Total domestic credit extended by Nigerian banking institutions to the private sector grew by 11.7 per cent in the third quarter ended August 2020, compared with 11.4 percent which was recorded in the previous month.
Central Bank of Nigeria in its latest economic report said the development was due to an uptick in economic activities, as shown by a rise in the Purchasing Managers’ Index (PMI) to 48.5 basis points at end-August 2020, compared with 44.9 index points at end-July 2020 and growing household demand.
According to the apex bank, the sectoral credit utilisation by the other sectors of the economy, at N19, 246.13 billion, rose by 0.7per cent at the end of August 2020 and above its level at end-July 2020.
A breakdown of the credit showed that the industry and services sectors constituted 37.9 per cent of the total disbursement, compared with 38.1 per cent and 37.8 per cent, respectively.
The data revealed that the agricultural sector accounted for 4.8 per cent at end-August, below 4.9 per cent in the previous month, while construction and Government sectors increased by 0.1percentage point to 4.7 per cent and 8.1 per cent, respectively, in the review period of 2020.
According to the apex bank’s economic report, global financial markets remained volatile amidst the lingering COVID-19 pandemic.
“Although financial markets have shown signs of moderate recovery, conditions were still relatively tight, as investors remain cautious of a possible second round of lockdowns. However, the financial sector remained stable in the review period as the key financial soundness indicators improved,” it said.
The CBN noted that the health of banks were generally sound, as their assets quality, measured by the ratio of Non-Performing Loans (NPLs) to industry total outstanding loans, stood at 6.1per cent at end-August 2020, below the 6.4 per cent recorded at end-July, but was above the 5.0 per cent prudential requirement.
The industry Capital Adequacy Ratio (CAR) also rose by 0.7 percentage point to 15.3per cent at the comparable period of 2020, relative to 14.6 per cent at end-July. The ratio exceeded the regulatory benchmark of 10.0 per cent by 5.3percentage points. At 61.3 per cent, the liquidity ratio, decelerated to the preceding month’s level, but remained above the 30.0 per cent benchmark.
The development was attributed to the continued implementation of the Bank’s Loan-to-Deposit ratio policy. The banking system recorded adequate liquidity levels, moderate enough to enhance financial intermediation.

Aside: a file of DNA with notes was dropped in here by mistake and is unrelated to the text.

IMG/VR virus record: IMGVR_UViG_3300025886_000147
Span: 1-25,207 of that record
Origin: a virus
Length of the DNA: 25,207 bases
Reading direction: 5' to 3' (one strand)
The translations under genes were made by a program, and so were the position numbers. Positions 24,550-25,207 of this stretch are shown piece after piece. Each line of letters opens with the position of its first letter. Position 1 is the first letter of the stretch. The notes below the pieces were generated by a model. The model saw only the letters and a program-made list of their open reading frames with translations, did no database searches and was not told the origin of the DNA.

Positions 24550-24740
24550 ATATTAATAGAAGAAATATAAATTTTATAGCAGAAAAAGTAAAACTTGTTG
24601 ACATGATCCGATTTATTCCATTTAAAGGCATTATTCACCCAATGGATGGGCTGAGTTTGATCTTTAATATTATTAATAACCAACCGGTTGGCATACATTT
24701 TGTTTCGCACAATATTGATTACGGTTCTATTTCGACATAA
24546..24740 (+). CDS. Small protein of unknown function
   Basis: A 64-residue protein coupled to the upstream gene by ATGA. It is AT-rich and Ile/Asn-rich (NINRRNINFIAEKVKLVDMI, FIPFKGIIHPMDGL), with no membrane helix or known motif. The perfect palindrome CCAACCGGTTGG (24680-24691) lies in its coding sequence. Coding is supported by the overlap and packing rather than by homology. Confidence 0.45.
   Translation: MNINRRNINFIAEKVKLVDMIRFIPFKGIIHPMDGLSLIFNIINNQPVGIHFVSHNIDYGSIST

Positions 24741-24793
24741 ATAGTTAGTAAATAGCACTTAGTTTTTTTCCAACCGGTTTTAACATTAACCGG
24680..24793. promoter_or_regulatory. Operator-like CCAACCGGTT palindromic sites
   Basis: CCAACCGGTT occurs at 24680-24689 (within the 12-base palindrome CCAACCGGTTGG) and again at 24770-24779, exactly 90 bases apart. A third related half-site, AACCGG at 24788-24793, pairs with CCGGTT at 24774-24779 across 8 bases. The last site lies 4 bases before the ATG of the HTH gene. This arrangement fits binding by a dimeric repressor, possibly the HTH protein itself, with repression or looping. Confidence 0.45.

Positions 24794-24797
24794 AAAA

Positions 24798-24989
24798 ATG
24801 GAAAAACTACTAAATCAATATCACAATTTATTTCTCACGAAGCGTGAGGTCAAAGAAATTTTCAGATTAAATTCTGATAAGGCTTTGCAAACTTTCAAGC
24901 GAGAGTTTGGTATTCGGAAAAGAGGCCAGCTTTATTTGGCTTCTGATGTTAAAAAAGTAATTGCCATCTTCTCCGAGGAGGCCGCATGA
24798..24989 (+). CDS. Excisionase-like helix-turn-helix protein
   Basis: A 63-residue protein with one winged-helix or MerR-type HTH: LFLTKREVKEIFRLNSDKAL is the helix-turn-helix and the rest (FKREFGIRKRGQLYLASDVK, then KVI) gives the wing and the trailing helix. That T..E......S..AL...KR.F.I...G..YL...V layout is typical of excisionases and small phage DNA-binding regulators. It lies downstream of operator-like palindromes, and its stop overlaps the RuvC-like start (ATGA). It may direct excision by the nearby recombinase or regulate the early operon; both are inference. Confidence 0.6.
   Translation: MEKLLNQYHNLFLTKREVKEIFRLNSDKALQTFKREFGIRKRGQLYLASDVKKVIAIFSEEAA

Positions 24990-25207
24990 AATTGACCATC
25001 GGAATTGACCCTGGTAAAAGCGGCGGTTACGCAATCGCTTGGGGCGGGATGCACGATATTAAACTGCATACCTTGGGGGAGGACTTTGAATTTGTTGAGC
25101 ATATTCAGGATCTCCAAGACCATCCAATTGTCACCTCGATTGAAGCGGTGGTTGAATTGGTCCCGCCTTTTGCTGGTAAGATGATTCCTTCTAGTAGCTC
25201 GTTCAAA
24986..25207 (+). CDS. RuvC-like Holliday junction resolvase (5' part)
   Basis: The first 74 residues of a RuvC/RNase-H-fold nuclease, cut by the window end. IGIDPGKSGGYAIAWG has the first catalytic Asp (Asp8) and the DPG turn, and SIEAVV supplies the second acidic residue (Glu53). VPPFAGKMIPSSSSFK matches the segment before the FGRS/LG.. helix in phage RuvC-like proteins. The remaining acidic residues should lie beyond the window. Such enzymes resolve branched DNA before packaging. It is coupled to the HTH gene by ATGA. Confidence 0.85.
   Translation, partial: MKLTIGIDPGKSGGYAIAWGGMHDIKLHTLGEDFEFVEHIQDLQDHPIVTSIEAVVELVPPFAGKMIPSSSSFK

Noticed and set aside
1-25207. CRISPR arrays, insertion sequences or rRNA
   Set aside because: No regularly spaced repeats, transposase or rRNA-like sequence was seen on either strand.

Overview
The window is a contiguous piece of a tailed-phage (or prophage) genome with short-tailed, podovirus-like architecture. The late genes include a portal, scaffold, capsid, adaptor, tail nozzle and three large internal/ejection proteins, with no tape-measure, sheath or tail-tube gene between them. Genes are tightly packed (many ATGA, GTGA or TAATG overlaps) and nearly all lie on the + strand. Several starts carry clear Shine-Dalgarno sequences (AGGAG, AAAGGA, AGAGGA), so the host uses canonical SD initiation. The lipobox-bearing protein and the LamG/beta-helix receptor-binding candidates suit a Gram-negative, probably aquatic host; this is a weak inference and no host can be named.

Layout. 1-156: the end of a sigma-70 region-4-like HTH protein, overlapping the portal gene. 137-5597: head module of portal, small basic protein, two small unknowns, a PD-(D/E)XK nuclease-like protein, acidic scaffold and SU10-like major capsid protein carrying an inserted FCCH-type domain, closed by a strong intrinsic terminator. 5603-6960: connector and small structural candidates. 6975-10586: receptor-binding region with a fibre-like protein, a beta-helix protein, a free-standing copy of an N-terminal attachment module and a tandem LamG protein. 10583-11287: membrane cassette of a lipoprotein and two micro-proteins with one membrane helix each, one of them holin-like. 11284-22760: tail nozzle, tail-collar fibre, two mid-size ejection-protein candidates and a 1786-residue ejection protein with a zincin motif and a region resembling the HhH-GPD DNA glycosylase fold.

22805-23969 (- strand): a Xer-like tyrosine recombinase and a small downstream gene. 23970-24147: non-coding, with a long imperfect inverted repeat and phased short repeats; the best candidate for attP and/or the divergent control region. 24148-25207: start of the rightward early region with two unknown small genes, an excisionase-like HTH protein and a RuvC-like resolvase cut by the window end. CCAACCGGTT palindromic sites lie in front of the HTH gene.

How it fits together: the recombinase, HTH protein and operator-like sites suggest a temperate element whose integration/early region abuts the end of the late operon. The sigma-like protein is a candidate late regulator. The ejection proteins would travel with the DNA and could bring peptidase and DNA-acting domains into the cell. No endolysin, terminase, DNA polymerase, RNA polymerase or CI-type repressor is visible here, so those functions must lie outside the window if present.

This was buoyed by the decline in key lending and money market rates in the review period.
Specifically, adequate liquidity levels arose from payments of fiscal disbursements to the three tiers of Government (FAAC), CBN bills and treasury bills maturities in the banking system during the review period.
Other sources of liquidity were from the sustained interventions by the CBN to the healthcare sector of the economy.
The Bank conducted the Open Market Operation (OMO) and discount window activities to moderate liquidity in August 2020. The tenors of the instruments were from 96 to 362 days.
Total amounts offered, subscribed and allotted, were N130.00 billion, N213.07 billion and N117.86 billion, respectively, with a bid rate of 6.4 per cent, while the stop rate was 6.9 per cent.
Repayment of matured CBN bills stood at N571.40 billion, a net injection of N453.54 billion through this medium.
At the Government securities market, NTBs and long-term FGN Bonds were issued at the primary market on behalf of the Debt Management Office (DMO). NTBs of 91-, 182-and 364-day tenors, amounting to N254.38 billion, N340.11 billion and N254.38 billion, respectively, were offered, subscribed and allotted.
The bid-cover ratio of 1.5 for 91-day and 1.3 apiece for 182-day and 364-day tenors, showed that investors were risk averse, as the short-term instrument was more patronised than the longer-term instruments. FGN Bonds of 10-, 15-and 30-year tranches were reopened and offered for sale, while a 25-year new issue was offered for sale in the review period.
Terms to maturity of the Bonds were 5 years, 5 months to 29 years, 7 months. Total amounts offered, subscribed and allotted, were N150.00 billion, N242.14 billion and N116.65 billion, respectively.
Allotment on non-competitive basis was N9.50 billion. The oversubscription in the 30-year tenored instrument was due to renewed confidence by investors in the market and optimism in a more stable and improved economy on a longer horizon. The bid and marginal rates on all tenors were 8.7 per cent and 8.3 per cent, respectively.